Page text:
“There are over 70 artists exhibiting… and just by the nature of the exhibit, you will be able to walk through two of our three buildings,” said Halmos.

Visitors can also view Foreland’s inaugural exhibition in the ground floor gallery, a joint exhibition between Rachel Uffner and Mrs.

While there is certainly an element of the artistic and utopian pie in the sky vibe built into Foreland’s vision board, there is also a commercial sensibility behind the project. Those who visit the Foreland campus could potentially become future studio tenants, or they can keep Foreland in mind for future weddings and parties, or – at the very least – they could support their in-house cafe, Willa’s, by taking coffee and a snack.

Foreland’s heart and soul lies in her affordable art studios, which Halmos said were scarce when she lived in Brooklyn and sought out a workspace for her own art. Halmos’ studio work includes sculptures, photographs and objects. Although none of her works are on display at Foreland at this time, she is in the process of creating a new body of work, with a few exhibitions to come. Halmos’ Foreland Studio is a 1,500 square foot space, which is partly used for his studio work and partly used for the Foreland staff headquarters.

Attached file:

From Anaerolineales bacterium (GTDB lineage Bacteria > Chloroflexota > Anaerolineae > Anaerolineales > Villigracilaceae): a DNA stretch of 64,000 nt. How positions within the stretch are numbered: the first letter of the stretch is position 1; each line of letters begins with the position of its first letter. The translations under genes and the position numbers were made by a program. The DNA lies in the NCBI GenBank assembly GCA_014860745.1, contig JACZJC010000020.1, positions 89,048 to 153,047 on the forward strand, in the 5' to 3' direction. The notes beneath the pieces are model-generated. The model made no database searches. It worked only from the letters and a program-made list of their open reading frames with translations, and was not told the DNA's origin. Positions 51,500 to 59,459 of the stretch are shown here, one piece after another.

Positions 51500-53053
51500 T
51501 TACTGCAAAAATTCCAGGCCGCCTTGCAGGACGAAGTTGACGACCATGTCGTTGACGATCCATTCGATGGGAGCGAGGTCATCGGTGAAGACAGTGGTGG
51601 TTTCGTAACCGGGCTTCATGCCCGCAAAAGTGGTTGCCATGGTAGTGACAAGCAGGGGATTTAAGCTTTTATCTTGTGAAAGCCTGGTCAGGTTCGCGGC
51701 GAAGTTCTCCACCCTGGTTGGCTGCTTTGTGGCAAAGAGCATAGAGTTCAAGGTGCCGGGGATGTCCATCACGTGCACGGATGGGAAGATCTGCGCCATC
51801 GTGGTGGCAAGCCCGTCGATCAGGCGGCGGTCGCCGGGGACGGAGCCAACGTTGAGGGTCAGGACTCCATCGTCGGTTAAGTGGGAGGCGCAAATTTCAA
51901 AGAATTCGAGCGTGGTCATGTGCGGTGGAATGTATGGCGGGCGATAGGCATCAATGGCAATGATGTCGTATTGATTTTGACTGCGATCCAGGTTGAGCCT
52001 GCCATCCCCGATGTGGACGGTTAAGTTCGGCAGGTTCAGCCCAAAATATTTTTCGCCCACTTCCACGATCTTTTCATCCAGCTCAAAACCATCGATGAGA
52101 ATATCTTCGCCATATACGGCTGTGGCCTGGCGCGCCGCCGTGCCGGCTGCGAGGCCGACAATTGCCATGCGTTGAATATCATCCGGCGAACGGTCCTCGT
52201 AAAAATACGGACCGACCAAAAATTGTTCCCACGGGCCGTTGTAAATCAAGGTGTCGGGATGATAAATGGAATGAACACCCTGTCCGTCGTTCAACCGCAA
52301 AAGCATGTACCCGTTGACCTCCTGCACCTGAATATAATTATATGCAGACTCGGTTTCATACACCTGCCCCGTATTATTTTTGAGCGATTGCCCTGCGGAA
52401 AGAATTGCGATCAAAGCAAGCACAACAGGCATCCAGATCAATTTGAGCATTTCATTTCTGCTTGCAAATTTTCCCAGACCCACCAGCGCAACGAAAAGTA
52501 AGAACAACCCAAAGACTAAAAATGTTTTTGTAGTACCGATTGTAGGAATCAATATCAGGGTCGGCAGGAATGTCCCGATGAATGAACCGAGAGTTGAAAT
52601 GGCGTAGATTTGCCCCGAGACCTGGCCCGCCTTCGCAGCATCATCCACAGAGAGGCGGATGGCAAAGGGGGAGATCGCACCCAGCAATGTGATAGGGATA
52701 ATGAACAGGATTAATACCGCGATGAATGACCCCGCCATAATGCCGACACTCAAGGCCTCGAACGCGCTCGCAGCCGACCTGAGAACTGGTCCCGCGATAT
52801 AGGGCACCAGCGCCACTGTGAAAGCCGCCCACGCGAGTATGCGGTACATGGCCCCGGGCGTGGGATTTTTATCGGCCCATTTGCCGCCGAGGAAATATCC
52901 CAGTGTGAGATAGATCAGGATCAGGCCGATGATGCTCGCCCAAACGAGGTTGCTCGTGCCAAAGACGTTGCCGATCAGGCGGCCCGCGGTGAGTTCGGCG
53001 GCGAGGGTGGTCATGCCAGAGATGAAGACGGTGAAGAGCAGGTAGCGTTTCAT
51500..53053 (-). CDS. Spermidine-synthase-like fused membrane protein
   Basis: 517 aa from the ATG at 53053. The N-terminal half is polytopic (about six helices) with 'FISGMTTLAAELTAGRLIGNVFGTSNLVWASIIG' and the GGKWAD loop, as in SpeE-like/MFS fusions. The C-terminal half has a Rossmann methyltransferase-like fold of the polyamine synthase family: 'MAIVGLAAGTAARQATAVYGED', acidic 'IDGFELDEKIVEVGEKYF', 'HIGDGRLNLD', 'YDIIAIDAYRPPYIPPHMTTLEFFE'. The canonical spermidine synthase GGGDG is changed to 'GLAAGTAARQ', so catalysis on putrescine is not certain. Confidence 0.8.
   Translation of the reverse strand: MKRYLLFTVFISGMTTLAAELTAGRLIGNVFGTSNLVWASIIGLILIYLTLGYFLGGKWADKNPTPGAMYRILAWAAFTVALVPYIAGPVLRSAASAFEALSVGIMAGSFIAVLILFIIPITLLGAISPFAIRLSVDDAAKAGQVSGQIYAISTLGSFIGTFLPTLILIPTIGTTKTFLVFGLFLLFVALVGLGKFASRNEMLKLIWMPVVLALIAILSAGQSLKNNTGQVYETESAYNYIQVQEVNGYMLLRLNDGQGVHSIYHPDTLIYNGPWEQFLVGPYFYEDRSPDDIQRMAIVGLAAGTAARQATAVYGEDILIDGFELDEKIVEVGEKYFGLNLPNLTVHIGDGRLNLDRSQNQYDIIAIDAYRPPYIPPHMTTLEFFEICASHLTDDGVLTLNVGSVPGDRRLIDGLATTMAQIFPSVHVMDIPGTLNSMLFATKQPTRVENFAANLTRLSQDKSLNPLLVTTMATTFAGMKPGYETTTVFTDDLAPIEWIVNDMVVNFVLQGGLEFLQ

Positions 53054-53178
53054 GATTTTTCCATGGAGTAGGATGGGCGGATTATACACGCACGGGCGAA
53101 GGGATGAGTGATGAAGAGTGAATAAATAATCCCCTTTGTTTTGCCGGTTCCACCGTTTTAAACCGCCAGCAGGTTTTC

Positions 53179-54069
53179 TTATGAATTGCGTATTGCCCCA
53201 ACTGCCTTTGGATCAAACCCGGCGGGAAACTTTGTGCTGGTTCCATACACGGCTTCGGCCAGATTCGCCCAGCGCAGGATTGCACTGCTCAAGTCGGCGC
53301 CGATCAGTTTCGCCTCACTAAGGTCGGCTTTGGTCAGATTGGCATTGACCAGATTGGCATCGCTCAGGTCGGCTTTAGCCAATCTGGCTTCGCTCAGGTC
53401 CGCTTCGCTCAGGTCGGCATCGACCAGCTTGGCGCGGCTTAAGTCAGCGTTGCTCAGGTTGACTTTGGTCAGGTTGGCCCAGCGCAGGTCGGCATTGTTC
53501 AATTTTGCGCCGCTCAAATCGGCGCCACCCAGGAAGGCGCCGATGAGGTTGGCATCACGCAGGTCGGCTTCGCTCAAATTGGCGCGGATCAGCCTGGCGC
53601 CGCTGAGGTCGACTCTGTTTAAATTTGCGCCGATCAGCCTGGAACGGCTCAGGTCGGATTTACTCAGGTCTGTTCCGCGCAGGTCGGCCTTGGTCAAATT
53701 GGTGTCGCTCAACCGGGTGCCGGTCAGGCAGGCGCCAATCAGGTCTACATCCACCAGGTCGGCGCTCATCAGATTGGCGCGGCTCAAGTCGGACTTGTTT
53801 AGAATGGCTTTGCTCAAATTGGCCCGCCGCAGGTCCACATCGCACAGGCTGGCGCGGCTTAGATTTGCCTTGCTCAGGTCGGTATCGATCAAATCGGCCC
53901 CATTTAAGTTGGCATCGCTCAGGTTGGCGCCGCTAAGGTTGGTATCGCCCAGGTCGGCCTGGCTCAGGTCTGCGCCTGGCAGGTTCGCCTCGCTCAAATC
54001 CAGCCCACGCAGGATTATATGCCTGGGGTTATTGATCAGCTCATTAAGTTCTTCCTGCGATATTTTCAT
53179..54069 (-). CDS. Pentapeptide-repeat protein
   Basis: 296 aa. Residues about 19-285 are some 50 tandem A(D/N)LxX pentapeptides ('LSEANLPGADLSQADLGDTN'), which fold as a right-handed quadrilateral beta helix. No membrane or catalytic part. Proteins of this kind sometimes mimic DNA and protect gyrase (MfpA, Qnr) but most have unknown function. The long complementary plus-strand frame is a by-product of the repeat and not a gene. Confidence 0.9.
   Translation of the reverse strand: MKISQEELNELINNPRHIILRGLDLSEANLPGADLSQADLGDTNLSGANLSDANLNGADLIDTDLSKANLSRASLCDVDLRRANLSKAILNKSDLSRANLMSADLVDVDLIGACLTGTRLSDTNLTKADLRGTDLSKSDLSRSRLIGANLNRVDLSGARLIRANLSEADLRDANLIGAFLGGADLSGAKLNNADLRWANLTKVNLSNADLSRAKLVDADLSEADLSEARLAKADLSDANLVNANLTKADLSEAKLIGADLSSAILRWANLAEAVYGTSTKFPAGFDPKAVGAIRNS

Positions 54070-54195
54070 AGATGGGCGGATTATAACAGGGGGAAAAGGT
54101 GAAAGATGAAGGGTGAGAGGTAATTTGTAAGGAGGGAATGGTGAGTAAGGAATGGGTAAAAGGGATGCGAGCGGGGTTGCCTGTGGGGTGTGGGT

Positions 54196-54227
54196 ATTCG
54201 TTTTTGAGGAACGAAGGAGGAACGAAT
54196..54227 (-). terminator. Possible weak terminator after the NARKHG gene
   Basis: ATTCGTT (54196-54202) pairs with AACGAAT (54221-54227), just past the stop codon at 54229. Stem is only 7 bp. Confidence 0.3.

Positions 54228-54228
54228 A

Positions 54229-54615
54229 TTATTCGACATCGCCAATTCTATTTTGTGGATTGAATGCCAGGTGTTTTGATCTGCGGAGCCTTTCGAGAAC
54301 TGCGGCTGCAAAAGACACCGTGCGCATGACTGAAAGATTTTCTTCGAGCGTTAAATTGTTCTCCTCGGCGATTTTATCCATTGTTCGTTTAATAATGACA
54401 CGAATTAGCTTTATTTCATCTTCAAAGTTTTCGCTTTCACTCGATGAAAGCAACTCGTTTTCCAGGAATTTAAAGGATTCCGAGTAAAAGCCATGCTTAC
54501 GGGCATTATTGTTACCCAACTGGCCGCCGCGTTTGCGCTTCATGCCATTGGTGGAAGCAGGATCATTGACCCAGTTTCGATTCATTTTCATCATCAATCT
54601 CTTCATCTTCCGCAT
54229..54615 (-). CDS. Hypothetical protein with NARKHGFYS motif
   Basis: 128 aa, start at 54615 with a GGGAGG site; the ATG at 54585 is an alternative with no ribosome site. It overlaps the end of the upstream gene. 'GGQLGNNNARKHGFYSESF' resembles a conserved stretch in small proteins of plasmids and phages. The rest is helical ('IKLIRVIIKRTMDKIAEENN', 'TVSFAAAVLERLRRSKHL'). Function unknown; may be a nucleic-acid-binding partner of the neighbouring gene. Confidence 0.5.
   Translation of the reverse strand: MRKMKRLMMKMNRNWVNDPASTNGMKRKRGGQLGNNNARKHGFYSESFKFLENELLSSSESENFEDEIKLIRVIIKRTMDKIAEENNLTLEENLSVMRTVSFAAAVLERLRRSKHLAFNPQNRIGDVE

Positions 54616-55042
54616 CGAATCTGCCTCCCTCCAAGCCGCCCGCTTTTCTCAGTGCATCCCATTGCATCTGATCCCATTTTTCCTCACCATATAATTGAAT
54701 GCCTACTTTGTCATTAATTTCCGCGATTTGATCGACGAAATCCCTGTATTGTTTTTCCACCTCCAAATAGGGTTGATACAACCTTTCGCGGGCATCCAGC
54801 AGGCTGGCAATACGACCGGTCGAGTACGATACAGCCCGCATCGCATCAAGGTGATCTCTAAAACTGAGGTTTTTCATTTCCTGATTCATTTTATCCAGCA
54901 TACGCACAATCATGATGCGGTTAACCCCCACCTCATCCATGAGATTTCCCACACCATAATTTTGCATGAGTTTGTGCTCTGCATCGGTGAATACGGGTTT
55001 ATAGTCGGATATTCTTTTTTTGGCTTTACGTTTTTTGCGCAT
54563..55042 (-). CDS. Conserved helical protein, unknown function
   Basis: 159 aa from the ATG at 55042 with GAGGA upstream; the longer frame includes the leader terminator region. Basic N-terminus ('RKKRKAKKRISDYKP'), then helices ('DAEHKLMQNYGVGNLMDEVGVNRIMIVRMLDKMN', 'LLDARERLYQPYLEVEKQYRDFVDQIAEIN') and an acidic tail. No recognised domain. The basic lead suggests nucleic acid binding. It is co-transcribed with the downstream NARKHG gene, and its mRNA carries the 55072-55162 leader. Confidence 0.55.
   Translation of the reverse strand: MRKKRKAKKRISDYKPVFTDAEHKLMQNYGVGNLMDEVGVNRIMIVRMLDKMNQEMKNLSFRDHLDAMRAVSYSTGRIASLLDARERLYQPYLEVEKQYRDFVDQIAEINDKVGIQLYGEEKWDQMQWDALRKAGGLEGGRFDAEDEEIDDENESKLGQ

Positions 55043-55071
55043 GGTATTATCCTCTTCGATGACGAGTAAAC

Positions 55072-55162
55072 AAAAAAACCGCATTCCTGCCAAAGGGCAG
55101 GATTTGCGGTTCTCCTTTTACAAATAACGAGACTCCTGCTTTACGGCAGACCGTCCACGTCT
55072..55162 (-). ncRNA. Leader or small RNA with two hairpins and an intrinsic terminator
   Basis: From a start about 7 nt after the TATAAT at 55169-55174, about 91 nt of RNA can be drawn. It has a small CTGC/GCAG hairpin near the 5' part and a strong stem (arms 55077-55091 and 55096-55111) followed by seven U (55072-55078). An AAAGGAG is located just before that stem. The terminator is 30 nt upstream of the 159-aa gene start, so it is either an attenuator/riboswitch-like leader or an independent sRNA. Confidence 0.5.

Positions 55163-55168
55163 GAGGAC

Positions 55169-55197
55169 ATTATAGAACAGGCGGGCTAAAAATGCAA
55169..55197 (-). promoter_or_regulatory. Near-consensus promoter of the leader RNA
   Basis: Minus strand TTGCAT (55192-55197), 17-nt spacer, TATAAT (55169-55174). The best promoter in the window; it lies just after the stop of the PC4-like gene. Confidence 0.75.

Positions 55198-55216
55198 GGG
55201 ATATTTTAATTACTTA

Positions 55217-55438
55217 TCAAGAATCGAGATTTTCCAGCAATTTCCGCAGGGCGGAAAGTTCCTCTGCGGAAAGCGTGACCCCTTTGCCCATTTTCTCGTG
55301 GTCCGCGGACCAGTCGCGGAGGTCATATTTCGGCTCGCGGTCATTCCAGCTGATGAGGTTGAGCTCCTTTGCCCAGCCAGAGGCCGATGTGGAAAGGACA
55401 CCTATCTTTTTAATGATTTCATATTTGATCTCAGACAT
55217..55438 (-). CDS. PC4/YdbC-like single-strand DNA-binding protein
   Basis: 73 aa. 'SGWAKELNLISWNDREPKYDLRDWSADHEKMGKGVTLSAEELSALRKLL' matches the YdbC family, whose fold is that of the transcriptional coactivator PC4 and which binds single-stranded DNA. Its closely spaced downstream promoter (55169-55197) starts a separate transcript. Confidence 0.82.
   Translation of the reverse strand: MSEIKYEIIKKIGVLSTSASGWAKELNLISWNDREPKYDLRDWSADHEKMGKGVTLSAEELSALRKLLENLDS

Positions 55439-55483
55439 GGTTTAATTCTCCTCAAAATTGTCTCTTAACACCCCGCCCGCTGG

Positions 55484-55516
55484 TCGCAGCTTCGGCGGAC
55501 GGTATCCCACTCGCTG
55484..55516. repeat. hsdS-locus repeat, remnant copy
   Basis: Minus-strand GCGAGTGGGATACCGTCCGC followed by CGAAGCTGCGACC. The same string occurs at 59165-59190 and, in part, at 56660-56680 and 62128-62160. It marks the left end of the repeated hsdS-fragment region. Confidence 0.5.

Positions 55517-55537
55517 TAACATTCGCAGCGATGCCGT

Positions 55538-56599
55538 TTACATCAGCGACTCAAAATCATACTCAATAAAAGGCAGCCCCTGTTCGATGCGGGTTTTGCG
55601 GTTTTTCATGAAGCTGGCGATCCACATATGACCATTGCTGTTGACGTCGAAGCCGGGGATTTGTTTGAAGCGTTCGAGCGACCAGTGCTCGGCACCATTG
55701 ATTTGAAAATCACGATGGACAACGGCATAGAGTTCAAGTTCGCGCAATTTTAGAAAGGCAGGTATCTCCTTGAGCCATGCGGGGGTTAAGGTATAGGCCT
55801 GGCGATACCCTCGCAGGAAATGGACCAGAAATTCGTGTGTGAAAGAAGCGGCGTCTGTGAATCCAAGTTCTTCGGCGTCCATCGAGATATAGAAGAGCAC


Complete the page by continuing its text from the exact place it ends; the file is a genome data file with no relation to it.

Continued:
“The prices were so outrageous for crap [Brooklyn] studios. People were paying top notch money for [a] below average product, “Halmos said of the studios.” I was like, ‘I can do this better. I’m an artist and I want to build a studio that I want to use.’ “

As she and his wife began to spend more time in the upstate, the site of her dream studio appeared. “By pure chance, I was having an ice cream on the other side of the [what is now] Foreland and I were looking at this beautiful building, ”recalls Halmos. “I immediately fell in love with him and said, ‘This is my building. That’s it.'”

“By pure chance, I was having an ice cream on the other side of the [what is now] Foreland and I were looking at this beautiful building, ”recalls Halmos, pictured here. “I immediately fell in love with it and said, ‘This is my building. That’s all. “

Emily winiker

Halmos says Foreland Studios are affordable – prices are available on request, following an application process that shows proof of work – but it is not a non-profit organization. The artists’ rent makes it possible to perpetuate the project. “My rule of thumb is that you’re going to pay 30% less for a 100% better product. You get everything with these studios – everyone has lots of light, big, beautiful, tall windows,” said Halmos.

Caitlin McBride, a painter who recently moved to Hudson and rented a studio in Foreland, agrees the new space is an upgrade.